Recently we released an early preview of a question answering (QA) system built on top of our data (see https://scite.ai/data-and-services for a more comprehensive picture of what our data is). This short article will explain how it currently works as of November 16th 2022 and a little bit about our current plans for expanding it
This is a fairly technical post so feel free to reach out to us at email@example.com if you have questions.
While we have a pretty powerful search system that already allows you to search 1.2bn citation statements extracted from 32 million full texts (both closed and open access!)... search isn't always the easiest way to get after the kinds of information you are looking for. This is especially true since we use a "lexical" (read word matching)-based search system using elasticsearch - so if you don't formulate your search query exactly with the words you want matched you might not get what you are looking for. In addition, much of the "information seeking" experiences we have when looking at science comes in the form of questions we need answers to. Therefore, we thought it might help our users discover science-backed answers if we build a QA system over all our data!
We are building a large-scale scientific question answering system to help users get science-based answers to questions.
Question answering is a popular task in the natural language processing community that seeks to provide an answer for a given question posed by the user. There are plenty of formulations of question answering from multiple choice, closed book, and extractive qa to open domain and multi-hop qa. It is a very popular task; for a great survey on the recent explosion of datasets alone see QA Dataset Explosion: A Taxonomy of NLP Resources for Question Answering and Reading Comprehension.
Our approach is open-domain extractive question answering. This means that we are looking up a question in an open domain of scientific full texts and then extracting an answer from those texts as snippets of text. A nice lay person's overview of what the extractive part of this looks like is provided in Huggingface Transformers Course - Question answering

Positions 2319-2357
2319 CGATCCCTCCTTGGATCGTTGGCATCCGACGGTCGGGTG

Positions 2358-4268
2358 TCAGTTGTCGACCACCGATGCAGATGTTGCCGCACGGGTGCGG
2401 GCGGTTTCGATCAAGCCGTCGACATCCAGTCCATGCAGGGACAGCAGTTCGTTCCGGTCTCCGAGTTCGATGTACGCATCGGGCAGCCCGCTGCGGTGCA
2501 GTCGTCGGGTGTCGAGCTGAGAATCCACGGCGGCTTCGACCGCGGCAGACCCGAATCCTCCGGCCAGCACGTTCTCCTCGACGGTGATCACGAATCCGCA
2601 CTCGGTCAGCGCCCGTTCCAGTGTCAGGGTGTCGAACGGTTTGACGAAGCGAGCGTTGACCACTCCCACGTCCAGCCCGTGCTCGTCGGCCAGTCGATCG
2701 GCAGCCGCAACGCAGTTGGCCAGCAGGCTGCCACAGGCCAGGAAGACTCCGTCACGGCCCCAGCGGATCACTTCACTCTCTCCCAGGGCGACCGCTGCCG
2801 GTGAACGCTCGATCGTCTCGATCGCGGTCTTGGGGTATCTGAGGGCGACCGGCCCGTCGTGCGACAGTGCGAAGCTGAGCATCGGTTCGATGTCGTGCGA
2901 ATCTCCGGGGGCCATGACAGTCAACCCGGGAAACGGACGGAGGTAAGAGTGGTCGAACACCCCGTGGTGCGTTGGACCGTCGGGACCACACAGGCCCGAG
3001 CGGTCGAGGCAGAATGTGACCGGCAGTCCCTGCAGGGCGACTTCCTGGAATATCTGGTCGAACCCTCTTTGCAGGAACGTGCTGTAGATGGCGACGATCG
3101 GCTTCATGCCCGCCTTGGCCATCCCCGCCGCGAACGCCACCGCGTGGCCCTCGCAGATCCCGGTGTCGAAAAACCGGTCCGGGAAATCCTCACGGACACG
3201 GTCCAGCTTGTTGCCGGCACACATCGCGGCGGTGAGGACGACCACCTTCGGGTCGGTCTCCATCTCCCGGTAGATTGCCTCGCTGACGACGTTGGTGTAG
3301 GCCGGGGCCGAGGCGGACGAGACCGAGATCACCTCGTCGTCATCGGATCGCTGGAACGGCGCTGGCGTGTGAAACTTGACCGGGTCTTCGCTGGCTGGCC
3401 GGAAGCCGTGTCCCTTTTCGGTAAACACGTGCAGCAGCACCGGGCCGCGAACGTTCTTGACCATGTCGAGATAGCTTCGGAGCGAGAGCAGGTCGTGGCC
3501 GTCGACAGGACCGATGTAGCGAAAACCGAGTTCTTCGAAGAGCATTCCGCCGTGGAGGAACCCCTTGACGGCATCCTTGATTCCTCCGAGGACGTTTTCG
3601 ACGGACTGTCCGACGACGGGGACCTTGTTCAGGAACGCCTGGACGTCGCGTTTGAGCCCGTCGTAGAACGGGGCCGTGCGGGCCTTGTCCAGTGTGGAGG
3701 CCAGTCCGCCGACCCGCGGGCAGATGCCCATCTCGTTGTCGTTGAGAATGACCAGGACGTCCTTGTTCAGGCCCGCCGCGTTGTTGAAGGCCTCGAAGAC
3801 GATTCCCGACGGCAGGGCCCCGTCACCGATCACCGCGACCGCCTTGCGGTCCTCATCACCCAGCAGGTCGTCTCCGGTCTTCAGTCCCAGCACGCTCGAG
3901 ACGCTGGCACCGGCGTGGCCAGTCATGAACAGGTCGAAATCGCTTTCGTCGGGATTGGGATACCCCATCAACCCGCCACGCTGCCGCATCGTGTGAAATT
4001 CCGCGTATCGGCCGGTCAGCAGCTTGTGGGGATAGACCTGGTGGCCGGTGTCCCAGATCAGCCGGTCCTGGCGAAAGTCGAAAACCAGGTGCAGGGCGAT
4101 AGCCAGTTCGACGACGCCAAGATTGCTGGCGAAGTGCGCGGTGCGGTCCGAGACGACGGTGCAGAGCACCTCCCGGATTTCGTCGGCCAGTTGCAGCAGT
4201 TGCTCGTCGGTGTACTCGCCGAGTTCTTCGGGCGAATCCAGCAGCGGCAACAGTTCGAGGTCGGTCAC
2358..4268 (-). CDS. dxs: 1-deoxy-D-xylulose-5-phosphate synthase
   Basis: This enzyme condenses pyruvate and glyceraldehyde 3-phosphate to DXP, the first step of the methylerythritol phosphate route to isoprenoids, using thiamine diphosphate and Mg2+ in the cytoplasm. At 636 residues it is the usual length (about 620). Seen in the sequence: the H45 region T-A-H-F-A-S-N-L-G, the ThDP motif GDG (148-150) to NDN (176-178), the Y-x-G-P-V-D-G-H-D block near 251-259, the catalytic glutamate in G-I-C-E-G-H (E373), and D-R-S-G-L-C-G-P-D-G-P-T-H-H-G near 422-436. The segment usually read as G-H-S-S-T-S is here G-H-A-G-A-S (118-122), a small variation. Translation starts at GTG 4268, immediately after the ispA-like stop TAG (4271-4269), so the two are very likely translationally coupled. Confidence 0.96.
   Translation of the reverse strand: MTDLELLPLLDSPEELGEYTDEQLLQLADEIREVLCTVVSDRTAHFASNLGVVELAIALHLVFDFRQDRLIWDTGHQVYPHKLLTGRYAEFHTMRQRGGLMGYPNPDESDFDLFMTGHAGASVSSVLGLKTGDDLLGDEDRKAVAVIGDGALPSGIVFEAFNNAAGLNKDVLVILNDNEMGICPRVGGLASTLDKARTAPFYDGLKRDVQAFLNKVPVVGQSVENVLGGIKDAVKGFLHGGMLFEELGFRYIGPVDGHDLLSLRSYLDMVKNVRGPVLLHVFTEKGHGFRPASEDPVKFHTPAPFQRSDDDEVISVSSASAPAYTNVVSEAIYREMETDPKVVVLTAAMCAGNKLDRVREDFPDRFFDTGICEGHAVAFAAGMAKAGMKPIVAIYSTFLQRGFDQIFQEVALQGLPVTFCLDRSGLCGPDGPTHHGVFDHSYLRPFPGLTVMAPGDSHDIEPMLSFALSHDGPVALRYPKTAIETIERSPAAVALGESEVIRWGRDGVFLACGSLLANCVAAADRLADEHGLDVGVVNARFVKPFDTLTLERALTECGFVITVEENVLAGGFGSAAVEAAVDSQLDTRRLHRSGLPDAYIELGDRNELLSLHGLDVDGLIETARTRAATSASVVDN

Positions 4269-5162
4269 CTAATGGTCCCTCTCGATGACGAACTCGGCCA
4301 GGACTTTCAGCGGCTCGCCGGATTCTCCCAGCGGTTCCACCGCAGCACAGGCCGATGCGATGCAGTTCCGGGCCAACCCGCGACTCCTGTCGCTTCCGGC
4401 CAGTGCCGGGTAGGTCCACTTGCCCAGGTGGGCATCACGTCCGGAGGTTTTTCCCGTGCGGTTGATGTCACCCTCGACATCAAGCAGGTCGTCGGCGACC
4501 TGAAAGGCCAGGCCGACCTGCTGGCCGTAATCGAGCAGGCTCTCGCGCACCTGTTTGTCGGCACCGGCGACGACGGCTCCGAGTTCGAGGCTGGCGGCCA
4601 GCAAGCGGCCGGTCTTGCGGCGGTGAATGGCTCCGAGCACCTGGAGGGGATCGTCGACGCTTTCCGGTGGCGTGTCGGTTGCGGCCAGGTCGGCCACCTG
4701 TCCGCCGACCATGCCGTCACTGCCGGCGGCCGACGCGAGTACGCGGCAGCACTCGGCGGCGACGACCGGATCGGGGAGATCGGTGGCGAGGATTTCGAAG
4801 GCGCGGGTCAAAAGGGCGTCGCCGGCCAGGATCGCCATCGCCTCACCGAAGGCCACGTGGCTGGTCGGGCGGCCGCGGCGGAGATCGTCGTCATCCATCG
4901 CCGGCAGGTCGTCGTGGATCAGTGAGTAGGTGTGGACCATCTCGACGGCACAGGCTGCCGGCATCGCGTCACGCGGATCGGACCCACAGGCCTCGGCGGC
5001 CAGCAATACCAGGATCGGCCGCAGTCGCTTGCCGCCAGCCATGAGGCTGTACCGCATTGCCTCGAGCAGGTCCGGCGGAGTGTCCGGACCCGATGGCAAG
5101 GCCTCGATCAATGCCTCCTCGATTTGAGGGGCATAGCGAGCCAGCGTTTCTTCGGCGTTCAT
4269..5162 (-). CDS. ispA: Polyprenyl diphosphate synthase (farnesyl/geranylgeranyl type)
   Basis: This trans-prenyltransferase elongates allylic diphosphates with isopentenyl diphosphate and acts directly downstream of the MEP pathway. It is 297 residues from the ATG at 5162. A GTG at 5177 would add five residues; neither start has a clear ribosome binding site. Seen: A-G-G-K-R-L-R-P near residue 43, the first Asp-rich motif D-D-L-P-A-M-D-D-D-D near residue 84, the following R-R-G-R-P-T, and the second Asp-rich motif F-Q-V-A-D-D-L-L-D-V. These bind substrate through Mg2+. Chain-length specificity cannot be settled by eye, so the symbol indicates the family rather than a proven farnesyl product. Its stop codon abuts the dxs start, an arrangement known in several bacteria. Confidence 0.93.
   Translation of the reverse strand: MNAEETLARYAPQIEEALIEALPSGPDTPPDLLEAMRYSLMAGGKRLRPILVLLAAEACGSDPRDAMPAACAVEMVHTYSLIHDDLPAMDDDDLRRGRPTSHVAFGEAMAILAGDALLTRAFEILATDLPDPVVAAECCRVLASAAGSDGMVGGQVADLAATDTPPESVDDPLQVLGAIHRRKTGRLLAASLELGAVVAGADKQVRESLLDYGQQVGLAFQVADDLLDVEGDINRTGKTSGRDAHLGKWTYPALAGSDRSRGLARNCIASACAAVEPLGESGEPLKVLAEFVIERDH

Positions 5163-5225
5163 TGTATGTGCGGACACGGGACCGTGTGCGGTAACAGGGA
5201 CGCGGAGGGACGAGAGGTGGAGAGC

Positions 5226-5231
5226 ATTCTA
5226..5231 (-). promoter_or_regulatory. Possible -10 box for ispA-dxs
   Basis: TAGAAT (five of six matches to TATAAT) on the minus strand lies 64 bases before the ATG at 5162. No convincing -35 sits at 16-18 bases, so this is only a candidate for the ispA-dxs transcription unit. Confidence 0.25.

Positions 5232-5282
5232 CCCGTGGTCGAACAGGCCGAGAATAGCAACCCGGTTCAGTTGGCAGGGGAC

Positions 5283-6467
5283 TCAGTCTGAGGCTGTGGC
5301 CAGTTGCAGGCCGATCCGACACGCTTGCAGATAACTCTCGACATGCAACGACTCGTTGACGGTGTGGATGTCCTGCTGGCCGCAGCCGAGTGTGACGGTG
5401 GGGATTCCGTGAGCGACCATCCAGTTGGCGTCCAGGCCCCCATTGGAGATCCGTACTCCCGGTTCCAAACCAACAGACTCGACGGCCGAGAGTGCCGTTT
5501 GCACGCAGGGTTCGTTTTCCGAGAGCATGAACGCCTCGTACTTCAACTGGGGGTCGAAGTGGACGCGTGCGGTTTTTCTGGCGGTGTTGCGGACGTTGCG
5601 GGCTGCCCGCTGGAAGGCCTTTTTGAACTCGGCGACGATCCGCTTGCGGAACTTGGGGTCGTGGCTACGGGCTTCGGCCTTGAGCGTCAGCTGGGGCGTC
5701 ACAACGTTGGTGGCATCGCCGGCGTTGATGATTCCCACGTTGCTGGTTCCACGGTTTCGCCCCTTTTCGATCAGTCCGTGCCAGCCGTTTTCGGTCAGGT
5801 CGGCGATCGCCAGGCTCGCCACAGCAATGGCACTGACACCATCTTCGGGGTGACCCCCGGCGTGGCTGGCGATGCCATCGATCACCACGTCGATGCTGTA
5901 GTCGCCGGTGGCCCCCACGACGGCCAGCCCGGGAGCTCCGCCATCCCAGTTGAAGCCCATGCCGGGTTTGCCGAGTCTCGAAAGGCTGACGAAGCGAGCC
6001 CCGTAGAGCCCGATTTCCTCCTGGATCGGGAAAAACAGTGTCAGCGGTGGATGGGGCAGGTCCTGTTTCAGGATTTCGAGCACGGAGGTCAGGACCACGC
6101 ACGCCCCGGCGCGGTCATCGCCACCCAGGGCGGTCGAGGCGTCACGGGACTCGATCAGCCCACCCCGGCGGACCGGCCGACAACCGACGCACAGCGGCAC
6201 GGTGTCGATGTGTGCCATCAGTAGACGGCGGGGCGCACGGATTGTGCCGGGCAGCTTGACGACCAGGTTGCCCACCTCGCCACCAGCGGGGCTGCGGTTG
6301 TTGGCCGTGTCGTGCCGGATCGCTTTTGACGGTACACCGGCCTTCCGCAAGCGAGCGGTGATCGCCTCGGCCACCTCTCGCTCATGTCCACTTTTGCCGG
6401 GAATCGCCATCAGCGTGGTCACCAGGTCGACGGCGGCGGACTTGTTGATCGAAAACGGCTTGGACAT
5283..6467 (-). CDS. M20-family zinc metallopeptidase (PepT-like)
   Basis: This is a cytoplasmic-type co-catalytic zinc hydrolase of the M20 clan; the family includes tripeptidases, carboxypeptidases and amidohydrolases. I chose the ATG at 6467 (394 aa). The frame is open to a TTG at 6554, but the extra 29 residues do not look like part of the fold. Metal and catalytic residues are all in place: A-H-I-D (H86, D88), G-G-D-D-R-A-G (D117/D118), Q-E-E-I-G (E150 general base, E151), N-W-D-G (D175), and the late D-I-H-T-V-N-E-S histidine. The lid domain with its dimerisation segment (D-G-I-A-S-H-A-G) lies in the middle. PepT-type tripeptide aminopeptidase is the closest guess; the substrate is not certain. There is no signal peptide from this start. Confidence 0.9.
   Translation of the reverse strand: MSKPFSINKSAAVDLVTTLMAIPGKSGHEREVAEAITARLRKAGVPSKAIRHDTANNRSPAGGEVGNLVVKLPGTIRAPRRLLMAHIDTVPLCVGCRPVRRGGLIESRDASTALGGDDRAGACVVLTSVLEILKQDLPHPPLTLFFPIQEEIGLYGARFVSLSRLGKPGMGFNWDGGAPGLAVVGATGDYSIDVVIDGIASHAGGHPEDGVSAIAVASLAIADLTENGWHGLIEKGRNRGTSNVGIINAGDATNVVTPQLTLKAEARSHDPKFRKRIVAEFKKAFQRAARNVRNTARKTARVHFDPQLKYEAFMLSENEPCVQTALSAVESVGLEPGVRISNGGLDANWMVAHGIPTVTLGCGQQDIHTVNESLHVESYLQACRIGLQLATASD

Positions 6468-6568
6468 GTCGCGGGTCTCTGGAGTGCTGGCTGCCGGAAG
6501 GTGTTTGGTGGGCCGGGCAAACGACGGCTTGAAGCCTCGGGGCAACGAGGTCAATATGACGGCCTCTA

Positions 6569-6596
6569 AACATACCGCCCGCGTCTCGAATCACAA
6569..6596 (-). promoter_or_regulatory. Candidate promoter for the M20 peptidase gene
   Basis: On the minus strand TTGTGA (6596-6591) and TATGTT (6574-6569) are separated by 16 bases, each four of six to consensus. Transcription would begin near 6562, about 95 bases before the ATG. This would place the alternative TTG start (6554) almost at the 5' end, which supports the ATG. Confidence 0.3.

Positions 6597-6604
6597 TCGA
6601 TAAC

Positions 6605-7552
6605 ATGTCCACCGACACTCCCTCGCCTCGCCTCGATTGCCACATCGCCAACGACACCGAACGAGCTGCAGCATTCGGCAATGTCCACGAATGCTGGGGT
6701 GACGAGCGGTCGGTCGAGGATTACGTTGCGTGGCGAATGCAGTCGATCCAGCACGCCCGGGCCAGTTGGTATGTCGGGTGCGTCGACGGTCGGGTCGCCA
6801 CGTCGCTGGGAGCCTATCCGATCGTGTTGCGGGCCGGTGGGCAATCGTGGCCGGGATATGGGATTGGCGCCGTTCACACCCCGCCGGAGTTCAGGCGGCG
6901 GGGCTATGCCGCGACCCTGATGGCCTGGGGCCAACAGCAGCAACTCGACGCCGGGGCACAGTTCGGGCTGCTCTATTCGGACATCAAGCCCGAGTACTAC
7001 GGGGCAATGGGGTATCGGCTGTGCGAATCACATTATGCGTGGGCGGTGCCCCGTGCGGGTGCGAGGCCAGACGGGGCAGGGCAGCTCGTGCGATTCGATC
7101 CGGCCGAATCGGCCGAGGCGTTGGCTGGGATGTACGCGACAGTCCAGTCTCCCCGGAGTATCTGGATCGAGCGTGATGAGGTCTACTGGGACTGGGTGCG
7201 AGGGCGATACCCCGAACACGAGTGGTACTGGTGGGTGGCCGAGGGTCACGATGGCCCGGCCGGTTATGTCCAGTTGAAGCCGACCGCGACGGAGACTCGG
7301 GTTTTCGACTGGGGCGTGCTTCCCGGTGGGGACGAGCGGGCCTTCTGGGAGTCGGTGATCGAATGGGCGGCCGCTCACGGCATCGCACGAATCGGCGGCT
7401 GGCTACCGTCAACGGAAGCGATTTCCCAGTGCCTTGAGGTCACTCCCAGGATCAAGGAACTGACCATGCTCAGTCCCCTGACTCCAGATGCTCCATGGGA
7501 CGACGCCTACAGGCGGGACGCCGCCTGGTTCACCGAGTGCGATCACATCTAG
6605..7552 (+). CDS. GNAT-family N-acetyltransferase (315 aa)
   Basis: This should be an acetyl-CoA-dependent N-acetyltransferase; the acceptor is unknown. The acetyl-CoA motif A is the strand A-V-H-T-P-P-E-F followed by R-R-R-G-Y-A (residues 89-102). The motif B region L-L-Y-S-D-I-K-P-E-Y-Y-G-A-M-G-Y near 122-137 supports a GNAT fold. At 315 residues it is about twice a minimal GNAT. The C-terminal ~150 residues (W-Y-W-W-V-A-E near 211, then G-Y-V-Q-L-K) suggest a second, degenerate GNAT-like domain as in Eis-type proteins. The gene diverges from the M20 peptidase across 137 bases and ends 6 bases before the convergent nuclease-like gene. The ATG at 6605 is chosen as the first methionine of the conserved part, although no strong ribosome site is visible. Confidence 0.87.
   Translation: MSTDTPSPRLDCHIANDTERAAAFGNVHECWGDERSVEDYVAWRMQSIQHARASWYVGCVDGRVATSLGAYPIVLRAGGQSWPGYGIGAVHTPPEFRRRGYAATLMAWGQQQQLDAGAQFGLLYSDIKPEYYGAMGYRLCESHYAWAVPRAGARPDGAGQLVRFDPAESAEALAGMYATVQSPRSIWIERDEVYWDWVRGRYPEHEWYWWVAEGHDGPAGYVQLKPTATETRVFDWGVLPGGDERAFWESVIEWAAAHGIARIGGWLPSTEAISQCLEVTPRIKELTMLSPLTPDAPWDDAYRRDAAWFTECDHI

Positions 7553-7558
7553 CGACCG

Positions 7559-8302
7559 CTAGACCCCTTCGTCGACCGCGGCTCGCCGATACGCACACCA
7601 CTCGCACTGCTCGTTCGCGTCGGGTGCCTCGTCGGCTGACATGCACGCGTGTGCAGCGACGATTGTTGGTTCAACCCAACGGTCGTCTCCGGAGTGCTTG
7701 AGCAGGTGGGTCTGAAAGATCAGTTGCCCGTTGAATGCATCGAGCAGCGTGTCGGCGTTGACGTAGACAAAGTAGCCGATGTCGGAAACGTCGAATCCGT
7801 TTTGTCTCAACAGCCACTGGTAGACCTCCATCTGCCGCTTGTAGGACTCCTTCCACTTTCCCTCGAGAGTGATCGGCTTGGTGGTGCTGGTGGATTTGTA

Other than maybe some technical details presented in the next section the main difference is that we are using citation statements (the 3-5 sentences where a reference is used in-text) extracted from full-texts as our primary source for answering questions. We do use abstracts as well, but there is significant evidence that citation statements provide a lot of great information from summarizing the claims of an author, providing factoid answers, and surfacing criticism or supporting evidence for a particular answer. For more details on this see Do peers see more in a paper than its authors?. Currently we are answering questions from over 1.2bn citation statements extracted from 32 million full texts which are from both closed and open access sources as well as about 48 million abstracts.
We currently started with a very basic approach to open-domain extractive QA.
The system works like this:
Our models are available here: https://huggingface.co/scite
Specifically we use the ONNX optimized (scite/roberta-base-squad2-nq-bioasq-optimized-gpu and scite/ms-marco-MiniLM-L-12-v2-onnx-optimized-gpu)
We are happy to provide more details on how we built this if you are interested at firstname.lastname@example.org - We didn't write anything formal yet since we are still deciding on our approaches - once we have settled on an approach we will write up a paper fully describing it and releasing final assets.
This is actually quite an open question! We know how ms-marco-MiniLM-L-12-v2 performs on MS-MARCO (MRR@10 on MS Marco Dev Set: 39.02). We know how our model performs on SQUAD2+BIOASQ at 88.5% exact match (f1 93.3%).
But citation statements may be quite a different domain than these and besides individual model performance doesn't indicate how the approach performs end to end.
We are currently in the process for developing a benchmark for assessing performance end to end so stay tuned!
Our future plans will largely be driven by user feedback - so far this is mostly improving the UX and UI and adding controls like filtering by year and so on. Beyond this some concrete near-term plans though are:
Some longer-term plans are to extend the extractive tasks beyond question answering and make the answers more informative for non-experts.
Feel free to reach out to us if you have any questions or feedback at email@example.com